It should bring up your default browser and present you with the RedwoodJS welcome page. If this does not happen, enter http://localhost:8910 in your browser URL and execute:

RedwoodJS startup page

File structure


At the root level, both the frontend and backend live in the src folder. The only things that are separated are the database schema in the prisma folder and the public assets like favicon, images, audio, and related files.

The src folder is further divided into six subfolders: env, pages, server, styles, types, and utils.

  • env contains the code to ensure the app is built with valid environment variables
  • pages is used to create new pages and API endpoints
  • server holds the information about the database client and the router configuration
  • styles is for the external stylesheet files
  • types is for NextAuth type definitions
  • utils is for additional tRCP configuration

The overall schema of the file system should look like this:

Schema of the file system for T-3.


In RedwoodJS, the frontend is fully separated from the backend. All the frontend code is stored in the web folder, while the backend code is in the api folder.

The frontend is then divided further into the public folder, which holds all the public assets for the app, and the src folder, which is further divided into components, layouts, and pages, which allow the user to create individual components and common layouts and import them into the pages.

The rest of the individual files in the src folder are meant to implement the root-level logic of the application, style it, and provide the routing between pages.

The backend is further divided into:

  • A db folder for database schema
  • A dist folder for compiled code
  • A types folder for compiled GraphQL types
  • The src folder

The src folder is then further divided into directives for GraphQL schema directives:

  • functions for lambda functions generated by RedwoodJS
  • graphql for the GraphQL schema
  • lib for configuring auth, database, and logging
  • services for business logic related to your data

The overall schema of the file system looks as follows:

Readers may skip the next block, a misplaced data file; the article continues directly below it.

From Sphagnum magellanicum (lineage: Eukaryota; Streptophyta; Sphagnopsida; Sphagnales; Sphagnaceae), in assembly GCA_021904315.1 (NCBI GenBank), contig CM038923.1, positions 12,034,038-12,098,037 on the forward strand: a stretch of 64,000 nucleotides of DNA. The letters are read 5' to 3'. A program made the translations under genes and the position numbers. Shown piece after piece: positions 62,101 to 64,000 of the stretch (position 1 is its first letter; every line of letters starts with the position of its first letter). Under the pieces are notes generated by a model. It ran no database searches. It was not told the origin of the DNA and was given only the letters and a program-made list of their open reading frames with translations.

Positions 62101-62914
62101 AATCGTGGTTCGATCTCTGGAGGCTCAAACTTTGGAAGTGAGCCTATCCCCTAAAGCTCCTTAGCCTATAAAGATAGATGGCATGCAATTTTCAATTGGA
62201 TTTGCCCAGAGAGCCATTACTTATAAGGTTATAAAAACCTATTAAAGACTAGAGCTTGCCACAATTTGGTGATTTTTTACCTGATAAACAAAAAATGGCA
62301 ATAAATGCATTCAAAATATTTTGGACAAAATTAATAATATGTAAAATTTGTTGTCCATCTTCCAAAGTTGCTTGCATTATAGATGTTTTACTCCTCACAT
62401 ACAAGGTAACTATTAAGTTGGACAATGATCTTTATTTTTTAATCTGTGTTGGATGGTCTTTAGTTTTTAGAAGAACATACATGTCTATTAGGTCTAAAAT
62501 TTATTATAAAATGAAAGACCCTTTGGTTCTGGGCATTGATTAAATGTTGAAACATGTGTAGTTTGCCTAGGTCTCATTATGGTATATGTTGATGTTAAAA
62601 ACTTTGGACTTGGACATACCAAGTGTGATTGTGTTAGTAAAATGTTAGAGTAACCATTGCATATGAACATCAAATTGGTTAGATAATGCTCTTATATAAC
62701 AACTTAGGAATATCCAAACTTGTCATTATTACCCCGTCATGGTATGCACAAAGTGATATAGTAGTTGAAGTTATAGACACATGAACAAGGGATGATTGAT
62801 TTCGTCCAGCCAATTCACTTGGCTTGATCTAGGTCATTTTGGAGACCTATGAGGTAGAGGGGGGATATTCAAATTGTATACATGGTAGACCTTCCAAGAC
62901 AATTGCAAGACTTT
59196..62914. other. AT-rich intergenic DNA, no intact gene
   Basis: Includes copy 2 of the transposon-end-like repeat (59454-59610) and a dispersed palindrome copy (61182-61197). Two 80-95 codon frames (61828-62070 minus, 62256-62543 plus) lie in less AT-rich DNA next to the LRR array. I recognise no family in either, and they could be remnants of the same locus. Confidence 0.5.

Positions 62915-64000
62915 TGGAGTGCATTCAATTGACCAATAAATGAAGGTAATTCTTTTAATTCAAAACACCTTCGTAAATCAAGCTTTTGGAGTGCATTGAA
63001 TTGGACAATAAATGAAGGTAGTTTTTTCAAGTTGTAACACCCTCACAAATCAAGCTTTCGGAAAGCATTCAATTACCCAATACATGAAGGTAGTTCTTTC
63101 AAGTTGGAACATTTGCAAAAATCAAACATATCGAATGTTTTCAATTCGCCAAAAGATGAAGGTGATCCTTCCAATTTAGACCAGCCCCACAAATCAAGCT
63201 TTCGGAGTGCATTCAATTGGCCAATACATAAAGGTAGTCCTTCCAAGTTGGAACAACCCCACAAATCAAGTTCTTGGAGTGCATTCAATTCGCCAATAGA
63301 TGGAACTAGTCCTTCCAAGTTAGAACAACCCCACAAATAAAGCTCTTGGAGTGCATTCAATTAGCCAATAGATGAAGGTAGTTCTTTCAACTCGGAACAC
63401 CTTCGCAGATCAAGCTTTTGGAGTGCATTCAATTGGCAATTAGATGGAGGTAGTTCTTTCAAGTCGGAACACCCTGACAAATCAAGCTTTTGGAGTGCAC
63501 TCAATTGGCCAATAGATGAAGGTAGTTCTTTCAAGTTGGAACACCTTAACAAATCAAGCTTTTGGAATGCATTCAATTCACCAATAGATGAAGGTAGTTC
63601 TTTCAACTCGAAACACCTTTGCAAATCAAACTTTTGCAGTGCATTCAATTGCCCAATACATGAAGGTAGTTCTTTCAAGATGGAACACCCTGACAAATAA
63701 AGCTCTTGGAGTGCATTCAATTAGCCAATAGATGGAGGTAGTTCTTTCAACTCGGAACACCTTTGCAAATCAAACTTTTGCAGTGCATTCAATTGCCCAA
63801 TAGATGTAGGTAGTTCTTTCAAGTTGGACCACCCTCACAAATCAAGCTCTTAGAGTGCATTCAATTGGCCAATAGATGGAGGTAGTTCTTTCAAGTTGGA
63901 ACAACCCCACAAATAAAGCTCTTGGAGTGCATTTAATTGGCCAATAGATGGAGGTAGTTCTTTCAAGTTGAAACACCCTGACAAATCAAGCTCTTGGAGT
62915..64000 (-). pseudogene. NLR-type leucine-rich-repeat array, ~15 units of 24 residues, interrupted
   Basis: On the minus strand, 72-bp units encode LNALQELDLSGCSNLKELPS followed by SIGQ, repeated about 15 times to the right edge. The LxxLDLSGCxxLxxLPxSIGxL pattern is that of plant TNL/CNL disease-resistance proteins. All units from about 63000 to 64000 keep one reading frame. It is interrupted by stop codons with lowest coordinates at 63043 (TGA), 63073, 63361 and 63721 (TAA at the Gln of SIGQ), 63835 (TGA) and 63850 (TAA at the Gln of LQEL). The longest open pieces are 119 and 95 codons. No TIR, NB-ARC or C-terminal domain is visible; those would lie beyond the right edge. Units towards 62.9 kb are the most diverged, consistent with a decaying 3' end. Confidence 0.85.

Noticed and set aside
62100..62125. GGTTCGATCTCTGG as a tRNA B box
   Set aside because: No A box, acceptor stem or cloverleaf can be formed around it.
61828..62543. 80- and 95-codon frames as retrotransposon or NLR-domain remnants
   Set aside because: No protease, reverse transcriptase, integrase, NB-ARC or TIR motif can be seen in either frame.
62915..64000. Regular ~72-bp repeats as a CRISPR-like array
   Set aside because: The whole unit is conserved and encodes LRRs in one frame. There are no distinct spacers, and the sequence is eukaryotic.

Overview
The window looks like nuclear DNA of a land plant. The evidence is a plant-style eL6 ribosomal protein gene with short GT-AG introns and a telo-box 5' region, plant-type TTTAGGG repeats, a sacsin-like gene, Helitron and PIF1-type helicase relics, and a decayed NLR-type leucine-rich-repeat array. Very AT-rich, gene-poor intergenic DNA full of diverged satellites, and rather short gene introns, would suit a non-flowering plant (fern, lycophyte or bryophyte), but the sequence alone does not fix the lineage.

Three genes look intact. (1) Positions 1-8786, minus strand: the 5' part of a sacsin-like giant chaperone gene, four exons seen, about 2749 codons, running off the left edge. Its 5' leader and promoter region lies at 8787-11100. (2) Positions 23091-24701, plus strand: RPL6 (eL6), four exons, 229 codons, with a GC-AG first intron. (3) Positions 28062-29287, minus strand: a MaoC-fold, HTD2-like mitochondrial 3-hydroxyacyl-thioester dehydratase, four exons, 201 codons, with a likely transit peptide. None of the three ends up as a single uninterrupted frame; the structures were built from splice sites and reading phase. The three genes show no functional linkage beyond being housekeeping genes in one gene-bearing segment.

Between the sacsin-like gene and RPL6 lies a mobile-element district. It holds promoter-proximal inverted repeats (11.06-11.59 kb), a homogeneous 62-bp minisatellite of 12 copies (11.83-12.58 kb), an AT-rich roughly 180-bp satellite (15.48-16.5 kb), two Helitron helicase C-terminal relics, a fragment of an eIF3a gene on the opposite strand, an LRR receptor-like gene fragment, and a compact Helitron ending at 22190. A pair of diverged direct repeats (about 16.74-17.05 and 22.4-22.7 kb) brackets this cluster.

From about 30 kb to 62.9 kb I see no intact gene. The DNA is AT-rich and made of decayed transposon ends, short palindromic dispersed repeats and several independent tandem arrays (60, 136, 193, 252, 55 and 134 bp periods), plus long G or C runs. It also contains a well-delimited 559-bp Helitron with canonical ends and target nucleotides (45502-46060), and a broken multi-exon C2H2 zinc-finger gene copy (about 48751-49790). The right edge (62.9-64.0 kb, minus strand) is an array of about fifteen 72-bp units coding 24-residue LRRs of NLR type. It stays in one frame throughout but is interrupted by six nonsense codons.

Schema file for RedwoodJS



Since create-t3-app is based on the Next.js file structure, all the pages are stored as a separate file in the pages folder. Once you give the file a name, it automatically becomes a route. For navigating between pages, you can use the built-in Link component.

To create a new page, test, that links back to the home, you can create test.tsx in the src folder and include the following code:

import type { NextPage } from "next";
import Link from "next/link";

const Test: NextPage = () => {
  return (
      <ul className="flex">
        <li className="mr-6">
          <Link href="/">
            <a>Back to home</a>
        <li className="mr-6">
          <Link href="/test">
      <p>This is a test page</p>

export default Test;

We chose to install Tailwind in the setup wizard and already used it in the code snippet above to configure the flex layout for navigation.

More great articles from LogRocket:

In order to preview the result, open your browser and navigate to http://localhost:3000/test.

Tailwind for T-3


To create a new page in RedwoodJS, you should use the scaffold command yarn redwood generate page test, where test would be your desired page title and route.

It will automatically create a new file web/src/pages/Testpage/Testpage.tsx with the following code:

import { Link, routes } from '@redwoodjs/router'
import { MetaTags } from '@redwoodjs/web'

const TestPage = () => {
  return (
      <MetaTags title="Test" description="Test page" />
        Find me in <code>./web/src/pages/TestPage/TestPage.tsx</code>
        This route is named <code>test</code>, link to me via `
        <Link to={routes.test()}>Test</Link>`
        The link to home `<Link to={routes.home()}>Back to Home</Link>`

export default TestPage

Notice that the routing is imported from @redwoodjs/router, and then the path name is used as a method on the routes. For the home route, you would first create a new page via yarn redwood generate page home / and then use the routes.home() method.

The scaffold command will also populate the web/src/pages/TestPage with two additional files: TestPage.test.tsx for testing purposes and TestPage.stories.tsx for allowing you to work with Storybook.